In an address to the OCDSB on Sept. 13, Teper, a board member of the Canadian Antisemitism Education Foundation, urged trustees to re-invite Cotler and to repair relations with the Jewish community.

“Please, stop doing stuff that you think is for us, but without us,” he said to trustees over Zoom. “Please, stop using for your equity training, eccentrics who do not enjoy support from our community’s leadership or have disturbing social media histories just because they happen to have fancy diplomas and their point of view happens to match the biases held by certain individuals.”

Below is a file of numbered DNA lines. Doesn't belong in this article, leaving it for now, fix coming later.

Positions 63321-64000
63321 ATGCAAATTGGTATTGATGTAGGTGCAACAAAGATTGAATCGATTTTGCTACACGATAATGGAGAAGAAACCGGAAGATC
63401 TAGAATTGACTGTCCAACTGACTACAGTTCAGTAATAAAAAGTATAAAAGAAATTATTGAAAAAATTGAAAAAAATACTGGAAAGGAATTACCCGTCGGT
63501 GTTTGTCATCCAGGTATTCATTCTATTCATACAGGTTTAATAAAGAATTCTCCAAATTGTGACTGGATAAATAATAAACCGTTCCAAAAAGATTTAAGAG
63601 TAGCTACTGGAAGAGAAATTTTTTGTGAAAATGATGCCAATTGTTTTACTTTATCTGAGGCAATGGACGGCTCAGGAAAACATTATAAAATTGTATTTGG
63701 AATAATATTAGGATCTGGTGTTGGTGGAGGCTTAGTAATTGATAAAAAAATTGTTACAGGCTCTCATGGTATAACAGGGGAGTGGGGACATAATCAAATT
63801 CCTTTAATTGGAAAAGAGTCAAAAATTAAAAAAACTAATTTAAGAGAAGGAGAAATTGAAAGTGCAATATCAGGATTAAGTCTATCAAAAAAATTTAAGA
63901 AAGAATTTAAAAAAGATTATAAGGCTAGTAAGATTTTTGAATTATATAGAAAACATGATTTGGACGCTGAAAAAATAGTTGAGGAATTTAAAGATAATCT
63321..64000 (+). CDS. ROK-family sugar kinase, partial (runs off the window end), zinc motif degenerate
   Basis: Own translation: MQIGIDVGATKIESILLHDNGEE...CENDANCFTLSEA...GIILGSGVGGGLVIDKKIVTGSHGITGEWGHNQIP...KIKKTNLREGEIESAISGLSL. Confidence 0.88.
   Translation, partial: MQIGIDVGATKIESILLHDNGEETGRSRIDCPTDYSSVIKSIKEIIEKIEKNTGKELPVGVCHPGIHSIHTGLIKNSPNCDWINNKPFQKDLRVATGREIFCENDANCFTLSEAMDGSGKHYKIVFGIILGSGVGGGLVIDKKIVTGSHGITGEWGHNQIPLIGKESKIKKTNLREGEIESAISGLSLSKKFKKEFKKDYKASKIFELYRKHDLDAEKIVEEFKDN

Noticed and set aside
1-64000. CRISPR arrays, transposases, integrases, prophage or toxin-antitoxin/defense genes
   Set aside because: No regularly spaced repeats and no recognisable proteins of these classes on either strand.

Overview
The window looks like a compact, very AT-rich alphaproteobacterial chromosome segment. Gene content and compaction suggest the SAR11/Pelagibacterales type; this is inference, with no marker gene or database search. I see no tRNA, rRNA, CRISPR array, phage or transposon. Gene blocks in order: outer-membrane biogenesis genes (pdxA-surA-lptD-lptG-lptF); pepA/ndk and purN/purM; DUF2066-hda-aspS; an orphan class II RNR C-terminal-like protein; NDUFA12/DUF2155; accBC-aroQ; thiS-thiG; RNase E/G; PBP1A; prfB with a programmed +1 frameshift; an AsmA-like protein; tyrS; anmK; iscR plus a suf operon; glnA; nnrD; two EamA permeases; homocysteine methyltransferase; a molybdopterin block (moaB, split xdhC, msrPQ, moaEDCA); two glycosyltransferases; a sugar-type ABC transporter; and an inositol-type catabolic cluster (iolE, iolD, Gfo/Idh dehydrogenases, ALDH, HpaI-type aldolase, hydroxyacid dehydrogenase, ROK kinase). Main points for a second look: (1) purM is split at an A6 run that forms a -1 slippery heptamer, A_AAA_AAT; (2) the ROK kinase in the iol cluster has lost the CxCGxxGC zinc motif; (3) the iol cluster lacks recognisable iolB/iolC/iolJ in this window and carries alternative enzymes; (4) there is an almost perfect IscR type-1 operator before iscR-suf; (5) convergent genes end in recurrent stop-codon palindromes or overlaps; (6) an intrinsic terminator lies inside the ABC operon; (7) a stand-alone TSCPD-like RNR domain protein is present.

The chair of the OCDSB was unavailable for comment, a board spokesperson said.

Ottawa Federation has tried working with the school board to discuss the issue of training, but the meeting was repeatedly pushed off, Freedman said. Then they learned the training had already taken place, she said.

“The Ottawa Carleton District School Board has moved from complete inaction to tokenism to harmful action and they have to be held accountable, they have to do better,” she said

The board had hired Jeffrey Wilkinson, who earned a PhD at the Ontario Institute for Studies in Education, to offer training to the trustees.

Wilkinson, a music teacher, has “openly campaigned” against the IHRA definition, Freedman said. His doctoral thesis makes “offensive Holocaust comparisons that have no place in effective education to combat antisemitism,” Freedman wrote in a press release.